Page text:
|Quoting JoFMO (Reply 57):|
You need a certain runtime to get high yield passengers from the airlines. This time is usually considered as under 3 hours. So without running at 225mph/360km/h ,which is best practice in now, you would loose out on a very important proportion of customers, time conscious passengers Bay Area - Los Angeles.
Not arguing that. But is it still economical for three times the cost to initially build it?
|Quoting JoFMO (Reply 57):|
It will definitely not be an Acela. Acela train sets are tilting trains and fulfill the ridiculous US crash test requirements. That makes them very heavy and they destroy the track much more than normal trains. Acela also runs only 250km/h.
California will buy complete different real new high speed trains. Most likely from Japan, Germany or France. But don't rule out the Spaniards, Koreans or Bombardier. Manufacturing will most likely be in the USA anyway.
I emphasized your post to point out key arguments. First, would the foreign built trains even to fulfill the US crash requirements? Do not get me wrong, I know they are very safe and have great to outstanding safety records, but can they apply to the current US regulations?
Second, this is the first I've heard of Acela trains destroying tracks. Also, I failed to find a link to say otherwise. I would like to see your source please. Not saying I don't believe you, just never heard of this.
Third, and all honesty, Bombardier already developed the jet train, which in my opinion would be the best option. It eliminates the need for a catenary system, thus saving costs on maintenance and the initial purchase.
Another point to use the jet train: eliminates the need for much needed electricity. As we all know, this state already has enough problems regarding power, so a self powered jet train would be a better alternative.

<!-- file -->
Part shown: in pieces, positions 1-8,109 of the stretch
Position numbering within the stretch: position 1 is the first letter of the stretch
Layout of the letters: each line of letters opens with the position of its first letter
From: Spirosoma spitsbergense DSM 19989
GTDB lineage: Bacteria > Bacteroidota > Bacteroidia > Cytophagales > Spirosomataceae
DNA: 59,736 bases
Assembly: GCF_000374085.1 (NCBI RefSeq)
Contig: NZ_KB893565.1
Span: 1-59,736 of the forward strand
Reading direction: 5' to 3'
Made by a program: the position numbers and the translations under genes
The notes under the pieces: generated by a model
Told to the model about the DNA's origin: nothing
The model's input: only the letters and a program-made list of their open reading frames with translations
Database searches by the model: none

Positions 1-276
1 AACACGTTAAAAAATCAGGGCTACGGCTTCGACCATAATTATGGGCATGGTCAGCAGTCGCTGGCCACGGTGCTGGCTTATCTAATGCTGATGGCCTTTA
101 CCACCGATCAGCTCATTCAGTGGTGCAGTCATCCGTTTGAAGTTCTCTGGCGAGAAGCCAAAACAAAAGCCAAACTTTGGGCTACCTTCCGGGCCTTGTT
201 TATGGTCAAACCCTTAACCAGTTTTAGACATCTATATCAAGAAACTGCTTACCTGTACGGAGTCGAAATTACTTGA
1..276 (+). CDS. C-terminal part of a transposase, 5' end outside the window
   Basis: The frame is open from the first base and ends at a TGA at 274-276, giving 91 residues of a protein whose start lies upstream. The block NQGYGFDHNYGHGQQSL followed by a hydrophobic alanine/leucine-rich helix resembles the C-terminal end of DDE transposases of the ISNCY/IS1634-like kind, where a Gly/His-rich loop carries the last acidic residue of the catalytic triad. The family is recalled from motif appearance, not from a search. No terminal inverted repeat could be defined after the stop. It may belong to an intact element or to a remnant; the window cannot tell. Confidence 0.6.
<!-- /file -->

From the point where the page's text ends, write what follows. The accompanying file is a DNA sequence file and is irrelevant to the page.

|Quoting DocLightning (Reply 60):|
Ever been down the Central Valley? It's a huge, long, flat expanse. There will only be a few slow spots through the mountains at the south end of the Central Valley and at the very north where you have to curve around from one valley into the other. For the vast majority of the trip, the route could run right next to I-5, which is an almost perfectly straight line.
The sticky point would be from Bakersfield - Los Angeles - San Diego. True, a majority of the trip is flat, and I don't think San Fransisco would be too much of a problem, just San Diego to Bakersfield.
|Quoting MD11Engineer (Reply 61):|
So is the southern half of Germany (loads of hills and mountain ranges) or Spain. Tunneling today is much cheaper using tunnel drills than it was years ago using conventional means like drilling and blasting. Even blasting is cheaper today and goes fasterwith the new mobile large shothole drills as used in rock quarries.You can easily remove several twnthousand tons of rock in one go.
But does this take into account of the issuance/laws/etc CA
has in place? Blasting is virtually unheard of (in populated areas) which could mean everything is done by drilling. Not necessarily a bad thing, just could be very expensive. The key here is are the builders ready to overcome all the red tape?
Every problem has a simple solution; finding the simple solution is the difficult problem.